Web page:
Some Comcast customers received an unwelcome surprise yesterday morning when their upload speeds were suddenly lowered from 20Mbps to 16Mbps. Comcast was raising download speeds on its “Extreme Pro” tier from 600Mbps to 800Mbps—good news, to be sure—but the plan’s relatively paltry 20Mbps upload speeds received a simultaneous 20 percent cut.
Customers affected by the change complained to Comcast, and two of them emailed Ars yesterday. When we passed these complaints on to Comcast public relations, a spokesperson initially told us that “there was no change to the upstream speed.” But after we pointed out that customers were in fact getting reduced upload speeds, Comcast investigated further and discovered it made a mistake while rolling out download-speed upgrades for some of its plans.
“The customers who received the [download] speed increase last night should now be seeing the correct upload speeds in their usage meter,” Comcast told Ars last night. “When we pushed the speed increase overnight, there was an issue with how the upload speeds were provisioned, which is why the meter and our internal tools that our care agents use were showing the upload speed of 16Mbps. Once you notified us, we quickly looked into it and everything should be correct now.”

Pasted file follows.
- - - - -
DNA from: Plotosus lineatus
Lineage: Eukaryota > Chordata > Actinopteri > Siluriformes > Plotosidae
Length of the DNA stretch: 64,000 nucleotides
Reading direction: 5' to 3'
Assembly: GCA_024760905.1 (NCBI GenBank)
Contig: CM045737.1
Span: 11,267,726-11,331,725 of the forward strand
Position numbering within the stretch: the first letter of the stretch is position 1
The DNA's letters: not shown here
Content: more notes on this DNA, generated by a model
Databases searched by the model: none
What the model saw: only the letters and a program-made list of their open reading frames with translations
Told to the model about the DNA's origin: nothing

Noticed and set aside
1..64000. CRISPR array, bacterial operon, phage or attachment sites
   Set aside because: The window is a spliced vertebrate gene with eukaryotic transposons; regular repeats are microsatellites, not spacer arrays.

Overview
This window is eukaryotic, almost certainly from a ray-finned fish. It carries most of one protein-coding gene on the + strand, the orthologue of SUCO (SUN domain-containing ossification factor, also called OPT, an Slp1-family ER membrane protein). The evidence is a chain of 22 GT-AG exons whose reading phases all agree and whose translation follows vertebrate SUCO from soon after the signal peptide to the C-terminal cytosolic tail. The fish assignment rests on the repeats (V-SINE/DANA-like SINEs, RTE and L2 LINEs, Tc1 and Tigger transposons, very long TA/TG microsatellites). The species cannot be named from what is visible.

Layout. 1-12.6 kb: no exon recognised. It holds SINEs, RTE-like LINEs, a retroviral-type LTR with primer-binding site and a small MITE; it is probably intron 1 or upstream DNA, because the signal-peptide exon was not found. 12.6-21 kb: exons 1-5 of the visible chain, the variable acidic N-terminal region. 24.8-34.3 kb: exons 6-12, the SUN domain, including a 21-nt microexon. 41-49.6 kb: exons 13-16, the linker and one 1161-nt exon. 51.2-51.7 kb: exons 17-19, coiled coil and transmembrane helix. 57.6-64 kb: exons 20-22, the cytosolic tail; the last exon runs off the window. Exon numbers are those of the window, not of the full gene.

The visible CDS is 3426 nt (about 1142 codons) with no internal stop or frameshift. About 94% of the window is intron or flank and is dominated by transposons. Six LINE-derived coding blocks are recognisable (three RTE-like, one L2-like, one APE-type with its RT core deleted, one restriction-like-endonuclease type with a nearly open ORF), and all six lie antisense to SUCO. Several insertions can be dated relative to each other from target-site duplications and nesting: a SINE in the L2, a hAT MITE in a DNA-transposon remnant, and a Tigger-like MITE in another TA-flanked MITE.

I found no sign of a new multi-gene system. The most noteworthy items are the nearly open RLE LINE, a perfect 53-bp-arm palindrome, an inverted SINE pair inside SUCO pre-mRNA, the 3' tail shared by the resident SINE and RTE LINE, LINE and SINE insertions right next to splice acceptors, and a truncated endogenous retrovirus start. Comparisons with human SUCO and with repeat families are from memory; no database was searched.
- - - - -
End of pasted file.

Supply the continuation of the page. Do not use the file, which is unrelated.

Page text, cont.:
The fix is rolling out automatically so customers don’t have to do anything, Comcast said. “For a period of less than 24 hours, customers would have seen slightly slower upload speeds,” Comcast told us. “This issue only impacted customers in our Central markets who received this [download] speed increase from 600Mbps to 800Mbps.”
Comcast overprovisions speeds so that customers often get a bit more than their advertised plan states. This strategy can reduce user complaints in general, and it means that customers’ uploads weren’t necessarily cut all the way down to 16Mbps when yesterday’s bug hit.
Comcast told us that the problem affected users in Alabama, Arkansas, Florida, Georgia, Illinois, Indiana, Kentucky, Louisiana, Michigan, Mississippi, South Carolina, and Tennessee. Comcast often makes network changes one region at a time, so we assume customers in other states will get the download-speed increases later on if they haven’t already.
Confusion for customers and Comcast reps
The upload-speed cut caused confusion for customers and the Comcast customer-service agents who fielded their calls yesterday morning and afternoon.